and aim for elementary consistency.
Which NOT EXISTS
clause should be used, since two are available? Let's revisit both
conditions:
1
A chain of intervals must have no gaps (Figure 1.8)
2
A chain is maximal if it has uncovered ends (Figure 1.9)
These conditions
are not entirely independent, since every maximal chain of intervals
is delimited by gaps on both ends. A change of perspective is
needed.
Consider any pair
of intervals fst and lst. Suppose fst.x and
lst.y are not covered by other intervals. Are fst and
lst the beginning and the end of a chain? Not necessarily,
because there might be gaps between them. Let's shift our focus onto
a set of fst, lst pairs such that fst.x and lst.y
are not covered by other intervals. If there is a gap between some
pair of intervals fst1, lst1, then it follows that there has
to be another pair fst2, lst2 with the same first element
fst2 = fst1 and some other second element lst2 such that
lst1.y < lst2.y
In other words,
among all the fst, lst pairs with the same fst
element, it is the pair with the minimal lst element that
defines a chain without gaps.
Let's formalize
these ideas. A NOT EXISTS subquery has already been written that
defined a set of fst, lst pairs such that fst.x
and lst.y are not covered by other intervals. Alternatively,
the conditional summation pattern could have been applied.
select fst.x, lst.y, sum(
case when cover.x < fst.x and fst.x <= cover.y
or
cover.x <= lst.y and lst.y < cover.y
then 1 else 0 end
)
from intervals fst, intervals lst, intervals cover
where fst.y <= lst.y
group by fst.x, lst.y
counts if either fst.x or lst.y is covered by some
interval. If the count is 0, then the fst, lst pair
defines a maximal chain (possibly with gaps). Therefore, a formal
query returning all the maximal chains is:
select
fst.x, lst.y
from intervals fst, intervals lst, intervals cover
where fst.y <= lst.y
group by fst.x, lst.y
having sum(
case when cover.x < fst.x and fst.x <= cover.y
or
cover.x <= lst.y and lst.y < cover.y
then 1 else 0 end
) = 0
The final step is selecting all the pairs with the minimal
lst element. All the pairs with the fixed fst element,
which translates into group by are being considered:
select x,
min(y) from (
select fst.x, lst.y
from intervals fst, intervals lst, intervals cover
where fst.y <= lst.y
group by fst.x, lst.y
having sum(
case when cover.x < fst.x and
fst.x <= cover.y
or cover.x <= lst.y and lst.y < cover.y
then 1 else 0 end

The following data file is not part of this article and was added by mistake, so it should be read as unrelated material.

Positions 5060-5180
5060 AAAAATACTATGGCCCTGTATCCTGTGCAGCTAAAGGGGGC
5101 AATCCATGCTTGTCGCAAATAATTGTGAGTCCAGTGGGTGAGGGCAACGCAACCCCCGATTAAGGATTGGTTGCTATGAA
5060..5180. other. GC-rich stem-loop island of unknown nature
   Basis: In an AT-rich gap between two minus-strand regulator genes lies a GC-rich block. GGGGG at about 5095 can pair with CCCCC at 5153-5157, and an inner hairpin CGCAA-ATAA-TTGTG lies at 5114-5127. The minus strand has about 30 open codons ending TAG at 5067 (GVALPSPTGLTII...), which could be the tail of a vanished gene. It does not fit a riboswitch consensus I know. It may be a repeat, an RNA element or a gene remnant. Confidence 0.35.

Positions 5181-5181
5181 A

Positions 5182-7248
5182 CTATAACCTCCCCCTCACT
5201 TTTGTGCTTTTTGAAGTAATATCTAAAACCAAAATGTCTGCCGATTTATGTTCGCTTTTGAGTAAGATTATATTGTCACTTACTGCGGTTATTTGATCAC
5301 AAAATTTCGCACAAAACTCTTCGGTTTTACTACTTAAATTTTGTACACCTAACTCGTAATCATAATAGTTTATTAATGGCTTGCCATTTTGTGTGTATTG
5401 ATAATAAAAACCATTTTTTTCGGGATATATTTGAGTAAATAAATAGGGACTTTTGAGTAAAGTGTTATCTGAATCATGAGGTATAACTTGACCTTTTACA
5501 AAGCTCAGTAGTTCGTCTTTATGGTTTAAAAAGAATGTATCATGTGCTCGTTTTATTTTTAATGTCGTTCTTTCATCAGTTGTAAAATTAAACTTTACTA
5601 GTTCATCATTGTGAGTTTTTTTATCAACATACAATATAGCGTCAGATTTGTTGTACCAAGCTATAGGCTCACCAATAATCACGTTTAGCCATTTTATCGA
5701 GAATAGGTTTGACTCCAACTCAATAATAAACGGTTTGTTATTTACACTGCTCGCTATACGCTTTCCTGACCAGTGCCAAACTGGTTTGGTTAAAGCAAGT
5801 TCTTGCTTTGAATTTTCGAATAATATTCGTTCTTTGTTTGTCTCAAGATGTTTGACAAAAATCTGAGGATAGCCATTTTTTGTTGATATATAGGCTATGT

) = 0
)
group by x
There is an important special case of the interval coalesce
problem:
Given a set of
integers, partition them into ranges of successive numbers.
This problem can
also be called interval packing, and is the reverse of the
discrete interval sampling, that will be studied in the next
chapter.
If each integer
x is represented as a (closed) interval [x,x+1], then the
problem reduces to interval coalesce. Rod West suggested a much more
elegant solution, however. His key insight was an expression that
groups the numbers within the same range. Then, if we know how to
group integers, the ranges are defined by taking minimum and maximum
inside each group. What criterion identifies each group?
It was shown in the
section on counting how to enumerate rows in the increasing order:
select t.x,
count(*) seq#
from T t, T tt
where tt.x <= t.x
group by t.x
It is the x  seq# expression that remains constant
within each group!
The rest is
straightforward. We group by this expression and calculate
min and max aggregate values, which are demarcating the
beginning and the end of each interval:
select
min(x), max(x) from (
select x, rank() over(order by x) seq# from T
) group by xseq
Predictably, this problem might occur in a slightly more complicated
context. Our input relation can have one more column, say name,
so that integers are grouped by the name values. Rod's
solution scales up naturally to the new requirements. The additional
grouping column just emerges in the appropriate places:
select
name, min(x), max(x) from (
select x, rank() over(partition by name order by x) seq#
from T
) group by name, xseq